Exercise heat acclimation causes post-exercise hypotension and favorable improvements in lipid and immune profiles

A crossover randomized controlled trial

Eric Rivas, Craig G. Crandall, Oscar Suman, Naima Moustaid-Moussa, Vic Ben-Ezra

Research output: Contribution to journalArticle

Abstract

Background: Passive hyperthermic exposure causes an acute hypotensive response following the cessation of heat stress. Chronic heat stress is well documented in animal studies to instigate metabolic and lipid alterations. However, it is unknown if exercise-heat acclimation also causes favorable chronic blood pressure, lipid, and immune responses in humans. Purpose: This project tested the hypothesis that 10-day exercise-heat acclimation (HA) would cause greater post-exercise reductions in arterial blood pressure and favorable metabolic, lipid, and immune responses compared to 10-day exercise under neutral conditions (CON). Methods: Thirteen healthy sedentary participants (8M/5F, 28 ± 6y, 78 ± 17 kg), completed a 10-day (90 min/day exercise bout) clamped hyperthermia HA (increase internal temperature 1.5 °C, in 42 °C, 28% Rh) and control (CON: 23 °C, 42% Rh) protocols in a counterbalanced design with a 2 month washout. Pre- and post-exercise HA/CON blood pressures were taken 1-h post-exercise on exercise days 1 and 10. Metabolic, lipid and immune panels were taken pre-post HA/CON. Results: Exercise under heat stress had greater post-exercise hypotension (systolic; -6 mmHg, diastolic; -8 mmHg; and mean arterial pressure; -7 mmHg) on both days 1 and 10 compared to exercise under neutral conditions (main effect for condition, P ≤ 0.004). Only from pre-to-post HA, total cholesterol (168 ± 19 to 157 ± 15; P < 0.03) and triglycerides (137 ± 45 to 111 ± 30; P < 0.03) were reduced, while absolute lymphocytes (−26%), monocytes (−22%), and basophils (−49%) significantly decreased (each P ≤ 0.04). Relative values of neutrophils increased (18%) and lymphocytes decreased (−20%) only after HA (P ≤ 0.04). Conclusion: These data indicate that exercise in the heat (regardless of acclimation status) causes a profound post-exercise hypotensive response, while HA causes favorable lipid, and immune profile changes. Further examination of exercise-heat acclimation on vascular, metabolic, and immune responses will offer insight for benefits in other clinical populations with vascular, metabolic and immune dysfunction.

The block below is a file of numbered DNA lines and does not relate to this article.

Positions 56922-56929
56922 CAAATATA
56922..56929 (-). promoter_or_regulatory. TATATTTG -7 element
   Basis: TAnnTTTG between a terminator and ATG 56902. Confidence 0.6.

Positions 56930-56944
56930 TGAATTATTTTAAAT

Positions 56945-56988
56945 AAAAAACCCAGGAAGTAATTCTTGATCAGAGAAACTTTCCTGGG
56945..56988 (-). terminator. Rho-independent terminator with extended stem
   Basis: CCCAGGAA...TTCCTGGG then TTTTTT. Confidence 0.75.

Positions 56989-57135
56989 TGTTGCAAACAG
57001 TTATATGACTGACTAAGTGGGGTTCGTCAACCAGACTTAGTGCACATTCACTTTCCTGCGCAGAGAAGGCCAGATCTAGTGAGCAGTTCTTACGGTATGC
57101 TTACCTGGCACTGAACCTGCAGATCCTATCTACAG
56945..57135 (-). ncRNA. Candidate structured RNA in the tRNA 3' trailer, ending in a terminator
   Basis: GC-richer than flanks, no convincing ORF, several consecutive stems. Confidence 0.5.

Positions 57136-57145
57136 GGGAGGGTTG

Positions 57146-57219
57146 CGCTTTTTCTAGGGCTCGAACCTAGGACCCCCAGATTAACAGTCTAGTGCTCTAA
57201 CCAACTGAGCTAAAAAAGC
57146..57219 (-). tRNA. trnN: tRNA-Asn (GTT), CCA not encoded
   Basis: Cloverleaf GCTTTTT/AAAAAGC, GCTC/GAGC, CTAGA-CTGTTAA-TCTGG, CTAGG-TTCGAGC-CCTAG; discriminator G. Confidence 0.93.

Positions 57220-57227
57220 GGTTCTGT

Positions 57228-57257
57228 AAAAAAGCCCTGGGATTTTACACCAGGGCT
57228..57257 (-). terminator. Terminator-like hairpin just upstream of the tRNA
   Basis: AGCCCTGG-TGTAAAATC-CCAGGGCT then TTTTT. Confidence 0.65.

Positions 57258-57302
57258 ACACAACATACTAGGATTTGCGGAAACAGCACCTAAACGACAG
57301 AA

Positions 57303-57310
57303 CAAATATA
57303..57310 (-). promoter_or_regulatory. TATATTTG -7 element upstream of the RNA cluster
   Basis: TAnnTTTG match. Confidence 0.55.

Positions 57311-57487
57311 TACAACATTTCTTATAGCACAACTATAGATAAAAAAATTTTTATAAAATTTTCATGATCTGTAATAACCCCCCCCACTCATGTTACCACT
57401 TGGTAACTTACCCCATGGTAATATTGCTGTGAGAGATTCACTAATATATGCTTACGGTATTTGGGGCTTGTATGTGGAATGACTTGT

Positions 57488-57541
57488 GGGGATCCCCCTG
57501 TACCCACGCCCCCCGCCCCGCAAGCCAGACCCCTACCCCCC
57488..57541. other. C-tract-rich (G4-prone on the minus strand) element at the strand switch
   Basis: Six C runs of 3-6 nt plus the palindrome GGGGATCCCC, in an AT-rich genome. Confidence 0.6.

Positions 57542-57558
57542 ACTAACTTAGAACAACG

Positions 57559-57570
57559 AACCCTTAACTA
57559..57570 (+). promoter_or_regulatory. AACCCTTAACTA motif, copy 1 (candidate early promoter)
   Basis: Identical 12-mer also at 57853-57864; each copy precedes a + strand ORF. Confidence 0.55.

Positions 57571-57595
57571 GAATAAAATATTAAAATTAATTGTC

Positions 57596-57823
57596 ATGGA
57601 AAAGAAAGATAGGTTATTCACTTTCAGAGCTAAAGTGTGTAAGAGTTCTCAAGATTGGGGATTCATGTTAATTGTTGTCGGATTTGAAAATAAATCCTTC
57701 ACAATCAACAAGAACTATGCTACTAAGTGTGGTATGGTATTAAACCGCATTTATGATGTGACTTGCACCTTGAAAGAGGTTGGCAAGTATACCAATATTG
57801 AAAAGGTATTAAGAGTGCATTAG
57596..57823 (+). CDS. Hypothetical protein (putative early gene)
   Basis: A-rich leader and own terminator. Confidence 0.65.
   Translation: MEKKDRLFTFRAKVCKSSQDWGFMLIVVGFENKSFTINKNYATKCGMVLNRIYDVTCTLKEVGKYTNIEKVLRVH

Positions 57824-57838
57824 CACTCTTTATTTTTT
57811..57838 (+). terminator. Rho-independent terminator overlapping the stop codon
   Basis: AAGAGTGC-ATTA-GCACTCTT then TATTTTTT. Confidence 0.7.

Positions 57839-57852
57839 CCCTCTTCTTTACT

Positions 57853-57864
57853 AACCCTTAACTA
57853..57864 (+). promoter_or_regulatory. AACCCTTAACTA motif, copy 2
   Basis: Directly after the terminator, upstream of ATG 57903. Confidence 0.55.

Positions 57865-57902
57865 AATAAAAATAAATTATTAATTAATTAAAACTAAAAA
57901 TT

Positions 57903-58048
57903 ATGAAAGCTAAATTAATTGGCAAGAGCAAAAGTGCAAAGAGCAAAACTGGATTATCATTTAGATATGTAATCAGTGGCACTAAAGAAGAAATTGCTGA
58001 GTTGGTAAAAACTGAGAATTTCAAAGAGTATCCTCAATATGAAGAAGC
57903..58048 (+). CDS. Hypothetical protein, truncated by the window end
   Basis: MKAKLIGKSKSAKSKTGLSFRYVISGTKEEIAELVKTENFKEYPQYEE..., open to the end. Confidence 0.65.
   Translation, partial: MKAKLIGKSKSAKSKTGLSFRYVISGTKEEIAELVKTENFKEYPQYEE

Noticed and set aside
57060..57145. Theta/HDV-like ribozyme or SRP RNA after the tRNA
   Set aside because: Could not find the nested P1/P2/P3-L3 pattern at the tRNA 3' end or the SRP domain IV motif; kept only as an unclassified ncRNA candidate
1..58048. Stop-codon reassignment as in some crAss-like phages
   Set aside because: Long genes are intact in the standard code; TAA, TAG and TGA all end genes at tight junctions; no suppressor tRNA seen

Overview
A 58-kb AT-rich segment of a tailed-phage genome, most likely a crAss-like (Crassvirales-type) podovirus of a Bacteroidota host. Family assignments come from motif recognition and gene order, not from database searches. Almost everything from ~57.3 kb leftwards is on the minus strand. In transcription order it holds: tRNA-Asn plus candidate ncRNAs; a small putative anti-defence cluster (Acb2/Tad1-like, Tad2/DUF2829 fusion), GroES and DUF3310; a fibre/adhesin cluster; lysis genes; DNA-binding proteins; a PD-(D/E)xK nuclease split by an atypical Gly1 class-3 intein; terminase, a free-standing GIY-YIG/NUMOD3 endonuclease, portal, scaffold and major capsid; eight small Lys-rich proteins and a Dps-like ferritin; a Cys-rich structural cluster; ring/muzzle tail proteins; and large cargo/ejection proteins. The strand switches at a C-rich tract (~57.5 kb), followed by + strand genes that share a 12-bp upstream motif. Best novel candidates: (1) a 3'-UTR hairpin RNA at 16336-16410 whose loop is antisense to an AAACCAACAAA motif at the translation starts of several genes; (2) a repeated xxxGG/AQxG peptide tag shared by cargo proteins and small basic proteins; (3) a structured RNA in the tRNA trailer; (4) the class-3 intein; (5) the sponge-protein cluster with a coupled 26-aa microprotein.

Original languageEnglish (US)
Pages (from-to)266-273
Number of pages8
JournalJournal of Thermal Biology
Volume84
DOIs